Ramallah – Ma’an – Israel plans to allow Jewish worshipers to pray at the Al-Aqsa Mosque in Jerusalem on a regular basis, dividing prayer time between Muslims and Jews, officials at the Islamic Christian Society in Support of Jerusalem said Monday.
Currently Israeli citizens are not permitted to enter the Al-Aqsa Mosque compound, the Haram Ash-Sharif. On Sunday, however, clashes broke out inside the sanctuary when extremist Jews - reports dispute whether or not the culprits were Israeli citizens - entered the area along with Israeli soldiers. The compound was locked down during the clashes and 13 were injured. Israeli forces also raided Palestinian Jerusalem and detained dozens military sources say were involved in the clashes.
According to the society, there will be 50 Jewish holidays on which Jews will have exclusive access to the compound for worship. The religious calendars of the Muslim and Jewish faith often overlap, with the Jewish Rosh Hashana holiday coinciding with the final Friday of the Muslim Ramadan. The society calls the decision “unacceptable.”
Officials, including Sheikh Taisir At-Tamimi, Archbishop Atallah Hanna, Dr. Hasan Khater, Sheikh Ibrahim Sarsour and Father Manuel Musallam from the society spoke at a news conference Monday in Ramallah. They warned that such a policy was dangerous, and “went beyond the red line.”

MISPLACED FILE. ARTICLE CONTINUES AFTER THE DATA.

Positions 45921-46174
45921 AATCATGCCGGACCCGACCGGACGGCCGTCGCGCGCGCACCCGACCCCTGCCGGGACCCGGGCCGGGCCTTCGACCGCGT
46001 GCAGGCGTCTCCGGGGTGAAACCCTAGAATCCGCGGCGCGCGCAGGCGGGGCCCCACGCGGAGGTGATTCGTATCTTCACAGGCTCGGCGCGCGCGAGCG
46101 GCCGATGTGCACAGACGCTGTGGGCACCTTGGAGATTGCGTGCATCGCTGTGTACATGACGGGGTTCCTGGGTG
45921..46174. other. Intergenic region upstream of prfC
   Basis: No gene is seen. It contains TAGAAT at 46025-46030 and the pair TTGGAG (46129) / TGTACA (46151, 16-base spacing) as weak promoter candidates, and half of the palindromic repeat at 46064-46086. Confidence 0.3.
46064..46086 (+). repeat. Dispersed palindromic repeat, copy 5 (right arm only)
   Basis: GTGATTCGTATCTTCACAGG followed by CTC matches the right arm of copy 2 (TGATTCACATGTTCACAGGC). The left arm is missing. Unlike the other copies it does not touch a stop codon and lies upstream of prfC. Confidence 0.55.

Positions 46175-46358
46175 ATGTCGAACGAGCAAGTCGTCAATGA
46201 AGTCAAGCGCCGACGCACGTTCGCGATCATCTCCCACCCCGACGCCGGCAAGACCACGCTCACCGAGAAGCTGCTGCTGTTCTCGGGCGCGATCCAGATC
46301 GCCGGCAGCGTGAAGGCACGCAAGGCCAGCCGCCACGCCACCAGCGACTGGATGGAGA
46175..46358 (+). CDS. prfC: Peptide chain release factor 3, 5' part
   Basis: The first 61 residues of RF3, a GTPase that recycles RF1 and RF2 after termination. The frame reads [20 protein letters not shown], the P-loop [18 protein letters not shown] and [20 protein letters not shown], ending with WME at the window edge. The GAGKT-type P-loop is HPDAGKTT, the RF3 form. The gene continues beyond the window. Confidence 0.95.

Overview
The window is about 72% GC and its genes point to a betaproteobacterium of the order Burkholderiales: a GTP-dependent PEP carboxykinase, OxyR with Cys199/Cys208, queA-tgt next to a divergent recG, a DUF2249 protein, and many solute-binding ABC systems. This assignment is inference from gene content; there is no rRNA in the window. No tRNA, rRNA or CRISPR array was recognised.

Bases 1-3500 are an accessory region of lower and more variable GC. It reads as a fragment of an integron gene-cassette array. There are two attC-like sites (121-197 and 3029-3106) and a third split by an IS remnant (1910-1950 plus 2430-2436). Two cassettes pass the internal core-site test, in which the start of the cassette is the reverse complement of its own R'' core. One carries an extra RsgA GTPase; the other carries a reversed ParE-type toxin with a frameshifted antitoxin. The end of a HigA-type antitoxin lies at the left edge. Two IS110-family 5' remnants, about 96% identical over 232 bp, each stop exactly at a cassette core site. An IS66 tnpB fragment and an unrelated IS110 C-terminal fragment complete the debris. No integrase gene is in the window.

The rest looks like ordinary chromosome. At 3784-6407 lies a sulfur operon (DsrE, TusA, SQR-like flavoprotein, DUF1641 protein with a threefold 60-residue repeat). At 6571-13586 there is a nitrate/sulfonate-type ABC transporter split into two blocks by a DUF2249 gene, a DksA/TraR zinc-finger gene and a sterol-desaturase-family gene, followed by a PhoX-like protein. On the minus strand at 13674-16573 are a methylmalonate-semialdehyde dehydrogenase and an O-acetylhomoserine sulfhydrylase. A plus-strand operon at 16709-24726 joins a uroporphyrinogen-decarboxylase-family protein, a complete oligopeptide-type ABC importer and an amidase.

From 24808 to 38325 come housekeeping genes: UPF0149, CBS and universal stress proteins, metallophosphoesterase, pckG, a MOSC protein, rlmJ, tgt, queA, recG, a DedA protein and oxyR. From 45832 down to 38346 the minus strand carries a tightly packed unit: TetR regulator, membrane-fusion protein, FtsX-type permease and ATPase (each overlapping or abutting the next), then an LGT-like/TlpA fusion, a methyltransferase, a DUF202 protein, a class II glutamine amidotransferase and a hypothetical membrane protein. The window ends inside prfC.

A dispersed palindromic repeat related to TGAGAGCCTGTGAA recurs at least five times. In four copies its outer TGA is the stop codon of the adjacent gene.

The religious leaders then appealed to Palestinian leaders to seek a national agreement so they could prevent Israel from taking over the site, which Jews believe is the place where the Second Temple stood. Plans from extremist and even moderate right wing groups to raze Al-Aqsa and build a Third Temple have been repeatedly uncovered.
The leaders called the plan a war crime, noting there were attacks on Al-Aqsa from “above and below,” referring to the contentious excavation work Israel is carrying out on tunnels beneath the compound.
The officials called all the Muslims to fast on Thursday and all the Christians to pray on Sunday as an expression of solidarity with Jerusalem and all the holy places in the city.
Sheikh Taisir At-Tamimi urged Palestinians to attend worship ceremonies in the Olc City of Jerusalem and at the Al-Aqsa Mosque in particular, in order to stave off encroaching Israeli presence in the area.
The Archbishop Atallah Hanna asked all Christians to join their fellow Muslims in prayer on Sunday to be in solidarity with Al-Aqsa mosque. He stressed that targeting Al-Aqsa is only the beginning of targeting the Church of the Holy Sepulcher.